A Brooklyn, New York, house fire that killed seven children ages 5 to 16 early Saturday burned, unnoticed, for some time in the first-floor kitchen before traveling upstairs to the bedrooms. The only smoke detector was in the basement.

The New York Times reported homes are supposed to have at least one fire alarm on every floor. But at the Sassoon family's house, "we believe there were none,” Fire Commissioner Daniel A. Nigro said, which is "always a tragedy in itself.”

The fire, which was started by a hot plate Orthodox Jewish mom Gayle Sassoon used to heat up food for her children during the Sabbath, was New York City's deadliest in eight years. Eliane, 16, David, 12, Rivkah, 11, Yeshua, 10, Moshe 8, Sara, 6, and Yaakob, 5, died from burns. Sassoon herself and her second-oldest daughter, Siphorah, 15, were hospitalized in critical condition. The father was away at the time of the fire.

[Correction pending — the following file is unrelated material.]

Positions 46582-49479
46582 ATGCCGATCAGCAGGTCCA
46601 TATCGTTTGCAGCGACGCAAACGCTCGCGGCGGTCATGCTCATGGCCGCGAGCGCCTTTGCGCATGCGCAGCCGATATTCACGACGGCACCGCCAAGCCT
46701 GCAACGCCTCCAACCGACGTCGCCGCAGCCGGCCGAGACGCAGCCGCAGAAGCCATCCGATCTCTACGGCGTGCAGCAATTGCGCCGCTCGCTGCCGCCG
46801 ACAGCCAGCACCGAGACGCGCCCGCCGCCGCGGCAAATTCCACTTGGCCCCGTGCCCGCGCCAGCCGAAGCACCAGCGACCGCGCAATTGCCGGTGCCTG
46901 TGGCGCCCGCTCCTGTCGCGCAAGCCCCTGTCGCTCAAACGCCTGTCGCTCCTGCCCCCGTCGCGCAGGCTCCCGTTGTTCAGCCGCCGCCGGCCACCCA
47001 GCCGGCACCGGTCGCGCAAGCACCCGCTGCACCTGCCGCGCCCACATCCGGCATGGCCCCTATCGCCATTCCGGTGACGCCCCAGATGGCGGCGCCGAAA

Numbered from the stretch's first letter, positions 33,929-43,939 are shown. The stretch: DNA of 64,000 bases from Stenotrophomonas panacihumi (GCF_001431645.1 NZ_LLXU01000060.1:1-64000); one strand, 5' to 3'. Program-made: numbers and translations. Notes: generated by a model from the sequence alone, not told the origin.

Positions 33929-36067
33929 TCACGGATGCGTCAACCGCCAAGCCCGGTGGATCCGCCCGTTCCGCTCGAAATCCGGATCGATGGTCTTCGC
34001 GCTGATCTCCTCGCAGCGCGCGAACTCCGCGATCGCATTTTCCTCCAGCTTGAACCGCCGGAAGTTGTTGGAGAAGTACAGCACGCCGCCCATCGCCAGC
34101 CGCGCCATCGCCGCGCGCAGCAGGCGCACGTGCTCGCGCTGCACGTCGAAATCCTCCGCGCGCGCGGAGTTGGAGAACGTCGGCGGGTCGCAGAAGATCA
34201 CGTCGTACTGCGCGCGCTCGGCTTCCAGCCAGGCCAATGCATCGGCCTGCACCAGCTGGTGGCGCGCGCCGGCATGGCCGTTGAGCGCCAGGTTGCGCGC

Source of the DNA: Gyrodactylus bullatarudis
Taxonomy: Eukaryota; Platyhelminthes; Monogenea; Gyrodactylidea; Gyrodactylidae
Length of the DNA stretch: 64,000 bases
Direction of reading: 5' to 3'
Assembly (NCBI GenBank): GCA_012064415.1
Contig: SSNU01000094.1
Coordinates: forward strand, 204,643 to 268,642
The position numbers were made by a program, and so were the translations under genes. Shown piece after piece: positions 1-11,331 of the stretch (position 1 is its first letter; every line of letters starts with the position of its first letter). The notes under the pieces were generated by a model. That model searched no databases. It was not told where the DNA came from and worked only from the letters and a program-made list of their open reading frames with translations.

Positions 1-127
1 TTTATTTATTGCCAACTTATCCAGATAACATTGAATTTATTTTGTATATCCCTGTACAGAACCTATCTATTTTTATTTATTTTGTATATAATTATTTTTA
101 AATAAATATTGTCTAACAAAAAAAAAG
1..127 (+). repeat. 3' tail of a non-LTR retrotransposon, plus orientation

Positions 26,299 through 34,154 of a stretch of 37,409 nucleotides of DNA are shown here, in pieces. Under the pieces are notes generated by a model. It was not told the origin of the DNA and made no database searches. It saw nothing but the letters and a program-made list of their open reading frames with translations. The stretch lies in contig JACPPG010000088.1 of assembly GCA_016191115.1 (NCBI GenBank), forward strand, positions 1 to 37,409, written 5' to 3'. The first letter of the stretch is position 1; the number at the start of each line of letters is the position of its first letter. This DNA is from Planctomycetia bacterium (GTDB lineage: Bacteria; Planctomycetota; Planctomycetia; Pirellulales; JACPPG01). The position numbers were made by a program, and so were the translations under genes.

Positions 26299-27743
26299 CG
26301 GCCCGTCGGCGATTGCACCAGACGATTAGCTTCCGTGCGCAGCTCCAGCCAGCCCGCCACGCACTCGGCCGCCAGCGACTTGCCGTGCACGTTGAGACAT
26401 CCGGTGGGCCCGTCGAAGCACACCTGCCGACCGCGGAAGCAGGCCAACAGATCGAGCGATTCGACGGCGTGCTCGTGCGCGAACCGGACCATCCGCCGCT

“You can literally see what was a home for a large, strong family and now it’s wiped out, every room empty, burned and charred,” New York City Mayor Bill de Blasio said.

The building the family lived in was 90 years old and had not been outfitted with fire alarms upstairs. “They’re beautiful homes on this block, but God forbid you have a fire,” neighbor Robert Latish lamented to the Times. According to the National Fire Protection Association’s website, fire alarms typically halve the chances of casualties in a fire.

Fire department employees Saturday afternoon passed out fliers in the Sassoons’ neighborhood of Midwood to inform people they need to have or install multiple smoke detectors. “To hear a smoke detector two floors below is asking a lot,” Nigro told the Associated Press.